By Kirstin Winter
Despite widespread lockdown providing a small respite for the climate, the Southwestern North American region (SWNA) is predicted by scientists to enter a period of “megadrought”.
Since the coronavirus outbreak, pollution levels have been dropping all over the world. In New York, carbon monoxide levels had been reduced by 50% since last year and, in China and Northern Italy, nitrogen dioxide levels have also fallen.
Despite this, there are predictions that in the SWNA, summer droughts will intensify as the expected spring precipitation falls for 2020. There is some suggestion that the megadrought has already started; 2000 to 2018 was the second driest period since 800CE. However precipitation levels in 2019 did not reflect this.
Since 1900, reliable weather records have been kept, allowing scientists to analyse precipitation levels. A report published by scientists at Colombia University predicted this “megadrought” and used tree rings to determine soil moisture levels since 800 CE. There is a relationship between the number of tree rings and the soil moisture content. Soil moisture levels are indicative of the precipitation levels, allowing scientists to draw accurate conclusions about when droughts have occurred in the past.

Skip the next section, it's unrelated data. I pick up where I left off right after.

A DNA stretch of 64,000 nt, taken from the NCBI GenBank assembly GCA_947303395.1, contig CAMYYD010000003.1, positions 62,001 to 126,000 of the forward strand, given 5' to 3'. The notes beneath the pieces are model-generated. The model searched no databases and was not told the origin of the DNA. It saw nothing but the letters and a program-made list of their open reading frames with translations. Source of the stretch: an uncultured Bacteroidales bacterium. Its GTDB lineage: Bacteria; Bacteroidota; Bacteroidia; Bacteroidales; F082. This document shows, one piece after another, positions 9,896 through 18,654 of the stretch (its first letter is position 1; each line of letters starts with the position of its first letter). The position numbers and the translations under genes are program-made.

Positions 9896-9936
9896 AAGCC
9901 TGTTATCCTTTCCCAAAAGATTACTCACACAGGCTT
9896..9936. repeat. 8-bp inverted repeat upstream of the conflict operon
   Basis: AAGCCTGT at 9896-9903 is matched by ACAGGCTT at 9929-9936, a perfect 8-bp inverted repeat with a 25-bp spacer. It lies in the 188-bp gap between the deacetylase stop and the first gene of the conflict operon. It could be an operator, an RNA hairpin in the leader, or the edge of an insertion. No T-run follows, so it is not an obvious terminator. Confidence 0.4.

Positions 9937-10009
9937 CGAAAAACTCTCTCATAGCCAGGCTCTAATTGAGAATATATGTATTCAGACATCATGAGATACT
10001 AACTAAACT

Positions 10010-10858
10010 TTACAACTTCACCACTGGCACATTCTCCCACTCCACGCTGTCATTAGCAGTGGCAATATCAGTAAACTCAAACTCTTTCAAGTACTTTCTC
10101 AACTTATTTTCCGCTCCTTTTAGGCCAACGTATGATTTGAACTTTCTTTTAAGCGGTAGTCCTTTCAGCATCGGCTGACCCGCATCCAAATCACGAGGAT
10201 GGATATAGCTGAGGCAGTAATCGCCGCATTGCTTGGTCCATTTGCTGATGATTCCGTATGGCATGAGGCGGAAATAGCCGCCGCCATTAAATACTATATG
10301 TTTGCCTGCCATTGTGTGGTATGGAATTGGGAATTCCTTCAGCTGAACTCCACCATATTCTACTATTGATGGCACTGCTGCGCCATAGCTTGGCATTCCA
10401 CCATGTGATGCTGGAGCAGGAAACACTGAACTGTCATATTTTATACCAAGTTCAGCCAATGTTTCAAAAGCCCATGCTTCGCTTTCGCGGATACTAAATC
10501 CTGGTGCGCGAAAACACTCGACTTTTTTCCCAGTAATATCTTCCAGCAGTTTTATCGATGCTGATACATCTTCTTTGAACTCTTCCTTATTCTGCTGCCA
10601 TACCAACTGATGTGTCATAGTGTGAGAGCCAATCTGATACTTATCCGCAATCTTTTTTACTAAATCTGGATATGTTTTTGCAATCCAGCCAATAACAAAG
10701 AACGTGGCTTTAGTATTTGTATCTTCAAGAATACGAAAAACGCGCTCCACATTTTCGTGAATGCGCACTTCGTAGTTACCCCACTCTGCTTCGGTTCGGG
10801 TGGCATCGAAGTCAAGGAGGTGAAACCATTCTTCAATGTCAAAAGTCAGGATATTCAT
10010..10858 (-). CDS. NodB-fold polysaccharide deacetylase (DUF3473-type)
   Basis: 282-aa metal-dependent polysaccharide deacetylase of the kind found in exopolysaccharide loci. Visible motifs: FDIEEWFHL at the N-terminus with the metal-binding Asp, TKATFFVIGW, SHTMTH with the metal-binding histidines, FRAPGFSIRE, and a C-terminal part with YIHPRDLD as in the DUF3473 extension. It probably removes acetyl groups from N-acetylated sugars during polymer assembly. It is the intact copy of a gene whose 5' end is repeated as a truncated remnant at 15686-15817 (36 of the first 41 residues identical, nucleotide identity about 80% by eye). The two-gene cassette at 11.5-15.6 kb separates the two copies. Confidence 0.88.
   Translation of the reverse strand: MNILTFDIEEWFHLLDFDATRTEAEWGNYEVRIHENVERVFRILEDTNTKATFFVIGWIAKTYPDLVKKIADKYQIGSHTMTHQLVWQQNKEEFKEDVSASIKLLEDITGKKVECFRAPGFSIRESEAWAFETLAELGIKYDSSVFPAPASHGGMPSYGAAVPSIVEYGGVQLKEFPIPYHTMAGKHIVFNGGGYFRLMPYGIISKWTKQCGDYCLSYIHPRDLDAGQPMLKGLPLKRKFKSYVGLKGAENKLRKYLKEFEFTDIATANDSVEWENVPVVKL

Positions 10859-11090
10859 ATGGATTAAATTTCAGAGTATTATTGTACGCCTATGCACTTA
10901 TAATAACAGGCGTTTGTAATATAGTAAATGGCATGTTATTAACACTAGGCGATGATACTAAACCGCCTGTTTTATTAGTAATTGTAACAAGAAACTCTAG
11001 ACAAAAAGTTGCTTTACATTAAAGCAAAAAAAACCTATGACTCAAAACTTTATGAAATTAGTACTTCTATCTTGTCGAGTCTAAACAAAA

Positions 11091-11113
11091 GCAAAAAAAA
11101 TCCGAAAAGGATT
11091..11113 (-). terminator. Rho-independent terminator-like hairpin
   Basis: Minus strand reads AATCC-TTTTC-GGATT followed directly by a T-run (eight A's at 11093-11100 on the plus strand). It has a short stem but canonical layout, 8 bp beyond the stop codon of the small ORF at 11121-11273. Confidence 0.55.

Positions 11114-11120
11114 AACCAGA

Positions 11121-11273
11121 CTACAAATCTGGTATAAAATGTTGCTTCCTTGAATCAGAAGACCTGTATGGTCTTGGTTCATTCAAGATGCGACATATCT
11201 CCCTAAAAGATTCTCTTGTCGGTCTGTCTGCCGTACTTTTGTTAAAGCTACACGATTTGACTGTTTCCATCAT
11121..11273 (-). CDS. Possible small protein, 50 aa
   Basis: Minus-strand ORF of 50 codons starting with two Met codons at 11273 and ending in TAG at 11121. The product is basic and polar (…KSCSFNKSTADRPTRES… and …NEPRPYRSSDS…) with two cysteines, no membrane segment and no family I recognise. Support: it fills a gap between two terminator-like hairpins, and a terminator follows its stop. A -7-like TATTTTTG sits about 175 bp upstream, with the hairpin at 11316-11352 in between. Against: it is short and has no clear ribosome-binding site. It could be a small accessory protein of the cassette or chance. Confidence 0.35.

In the 1200 years analysed in this study, the 20th century was one of the wettest on record, causing misconceptions regarding drought risk.
Droughts and fluctuations in precipitation levels in the past have been attributed to natural causes, for example, cooling ocean temperatures blocking storms over the U.S.
The 2020 “megadrought” is likely to be exacerbated by human activity and the subsequent global warming; “What matters is that it has been made much worse than it would have been because of climate change” explains Benjamin Cook, an environmental scientist at Colombia University.
According to Park Williams- bioclimatologist at Colombia University- “we’re on the same trajectory as the worst prehistoric droughts”. Temperature rises of about 1.2 degrees are causing changes in the climate across the globe. The report published in Science attributes 47% of the drought severity between 2000 and 2018 to anthropogenic trends. Droughts are expected to be a lot more severe in terms of longevity, widespread location and frequency.